This master’s thesis investigates the use of variance reduction techniques to mitigate spectrumdriven uncertainties in nuclear simulations, focusing on three primary contexts: the TIARA experiment, the KENS shielding experiment, and MYRRHA simulations. In the TIARA experiment, the study explores the potential of an equivalent neutron source for variance reduction in proton-based systems. The accuracy of results was found to be significantly influenced by nuclear data libraries, especially those associated with protons as incident particles. The study also underscores the importance of mesh optimization for efficient and precise simulation. The KENS shielding experiment offered insights into how results could vary based on the selected optimization area. The study conducted several simulations in ADVANTG, adjusting meshes and tallies to assess their impact. The unconventional approach of using non-equivalent neutron sources, as suggested by ADVANTG developers, was also examined and found to be a potentially viable option. In the MYRRHA simulations, the research examined the feasibility of a fixed source in ADVANTG simulations for criticality issues. Despite the source’s complexity and size, significant progress was made by establishing a fixed neutron source for both subcritical and critical modes. The thesis also delves into the effects of reducing uncertainties in the neutron spectrum on irradiation calculations and the determination of isotopic composition post-irradiation. This aspect is crucial as it directly influences the decay time and dismantling of nuclear facilities, as well as the estimated radiation dose received by workers. In summary, this thesis offers valuable insights into the application of variance reduction techniques in nuclear simulations, particularly the use of ADVANTG generated weight windows in proton-driven systems, paving the way for future research in this field.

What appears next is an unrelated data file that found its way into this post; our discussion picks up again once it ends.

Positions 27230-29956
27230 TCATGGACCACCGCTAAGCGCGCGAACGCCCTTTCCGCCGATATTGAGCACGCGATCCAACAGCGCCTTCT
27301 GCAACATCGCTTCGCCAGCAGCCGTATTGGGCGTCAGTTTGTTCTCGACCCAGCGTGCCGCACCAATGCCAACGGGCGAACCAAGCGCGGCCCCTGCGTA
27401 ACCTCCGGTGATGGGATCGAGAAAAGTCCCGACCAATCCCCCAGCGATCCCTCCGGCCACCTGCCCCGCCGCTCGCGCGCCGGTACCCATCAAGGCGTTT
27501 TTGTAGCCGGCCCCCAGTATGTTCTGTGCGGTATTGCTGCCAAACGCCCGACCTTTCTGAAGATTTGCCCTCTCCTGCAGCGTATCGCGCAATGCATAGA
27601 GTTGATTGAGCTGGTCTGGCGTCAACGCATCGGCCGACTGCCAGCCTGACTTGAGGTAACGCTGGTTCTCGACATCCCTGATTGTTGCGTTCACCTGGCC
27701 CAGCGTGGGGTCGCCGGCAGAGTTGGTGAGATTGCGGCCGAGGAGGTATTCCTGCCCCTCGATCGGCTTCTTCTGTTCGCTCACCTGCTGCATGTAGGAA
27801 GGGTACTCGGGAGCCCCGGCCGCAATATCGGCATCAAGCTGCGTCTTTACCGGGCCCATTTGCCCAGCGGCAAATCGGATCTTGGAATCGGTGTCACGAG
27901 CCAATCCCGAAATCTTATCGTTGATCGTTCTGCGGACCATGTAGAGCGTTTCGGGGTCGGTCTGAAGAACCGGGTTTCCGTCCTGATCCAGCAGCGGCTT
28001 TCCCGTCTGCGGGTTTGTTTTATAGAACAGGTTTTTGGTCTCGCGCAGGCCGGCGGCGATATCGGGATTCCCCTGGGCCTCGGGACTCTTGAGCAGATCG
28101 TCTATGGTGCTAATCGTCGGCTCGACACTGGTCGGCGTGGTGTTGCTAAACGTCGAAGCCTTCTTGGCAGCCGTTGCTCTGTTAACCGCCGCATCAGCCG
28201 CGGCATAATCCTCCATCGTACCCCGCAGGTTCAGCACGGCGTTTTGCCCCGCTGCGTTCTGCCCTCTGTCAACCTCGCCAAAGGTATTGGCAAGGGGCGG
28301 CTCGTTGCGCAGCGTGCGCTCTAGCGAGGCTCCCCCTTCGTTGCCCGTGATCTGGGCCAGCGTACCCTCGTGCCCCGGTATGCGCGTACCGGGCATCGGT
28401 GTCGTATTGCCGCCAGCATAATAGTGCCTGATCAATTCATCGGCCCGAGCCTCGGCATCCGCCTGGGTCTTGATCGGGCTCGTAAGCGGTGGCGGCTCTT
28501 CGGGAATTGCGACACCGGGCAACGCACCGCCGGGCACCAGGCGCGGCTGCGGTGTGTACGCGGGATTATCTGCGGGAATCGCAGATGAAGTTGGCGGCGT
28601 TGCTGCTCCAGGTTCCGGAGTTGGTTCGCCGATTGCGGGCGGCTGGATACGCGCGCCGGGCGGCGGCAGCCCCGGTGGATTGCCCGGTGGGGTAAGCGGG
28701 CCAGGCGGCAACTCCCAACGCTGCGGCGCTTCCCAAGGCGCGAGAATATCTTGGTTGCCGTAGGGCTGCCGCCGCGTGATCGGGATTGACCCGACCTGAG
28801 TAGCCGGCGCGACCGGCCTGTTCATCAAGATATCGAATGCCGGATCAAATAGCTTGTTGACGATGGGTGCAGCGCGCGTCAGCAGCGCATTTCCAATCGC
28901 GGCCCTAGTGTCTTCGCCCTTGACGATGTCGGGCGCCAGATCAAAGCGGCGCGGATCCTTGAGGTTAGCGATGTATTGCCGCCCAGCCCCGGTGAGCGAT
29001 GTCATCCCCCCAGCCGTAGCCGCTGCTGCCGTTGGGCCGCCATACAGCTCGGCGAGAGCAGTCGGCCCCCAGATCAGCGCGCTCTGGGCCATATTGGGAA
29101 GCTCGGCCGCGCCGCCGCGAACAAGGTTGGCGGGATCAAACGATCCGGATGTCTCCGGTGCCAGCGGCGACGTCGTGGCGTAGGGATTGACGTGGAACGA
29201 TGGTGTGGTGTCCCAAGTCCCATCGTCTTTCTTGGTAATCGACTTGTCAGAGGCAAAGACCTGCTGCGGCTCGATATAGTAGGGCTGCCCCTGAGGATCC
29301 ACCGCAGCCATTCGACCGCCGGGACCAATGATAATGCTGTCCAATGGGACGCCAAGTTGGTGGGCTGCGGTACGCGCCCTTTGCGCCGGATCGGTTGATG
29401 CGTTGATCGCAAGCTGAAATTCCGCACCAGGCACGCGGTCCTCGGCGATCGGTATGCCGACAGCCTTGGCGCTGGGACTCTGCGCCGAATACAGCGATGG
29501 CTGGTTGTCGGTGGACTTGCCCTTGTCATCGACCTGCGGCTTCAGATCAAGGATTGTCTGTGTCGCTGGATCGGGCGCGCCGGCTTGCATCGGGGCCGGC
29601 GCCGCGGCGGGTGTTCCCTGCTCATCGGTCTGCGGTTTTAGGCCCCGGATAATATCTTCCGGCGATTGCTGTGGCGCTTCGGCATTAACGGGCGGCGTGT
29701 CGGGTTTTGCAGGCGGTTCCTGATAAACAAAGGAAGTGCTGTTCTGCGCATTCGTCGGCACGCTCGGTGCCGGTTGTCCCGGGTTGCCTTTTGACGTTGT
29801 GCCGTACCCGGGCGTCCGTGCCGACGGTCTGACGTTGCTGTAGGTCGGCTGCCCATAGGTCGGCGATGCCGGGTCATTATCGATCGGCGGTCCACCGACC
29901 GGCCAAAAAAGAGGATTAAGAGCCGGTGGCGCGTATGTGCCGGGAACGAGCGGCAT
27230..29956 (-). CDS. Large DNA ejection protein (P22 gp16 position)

|Qualification||Master of Science|
|Date of Award||20 Jul 2023|
|State||Published - Jul 2023|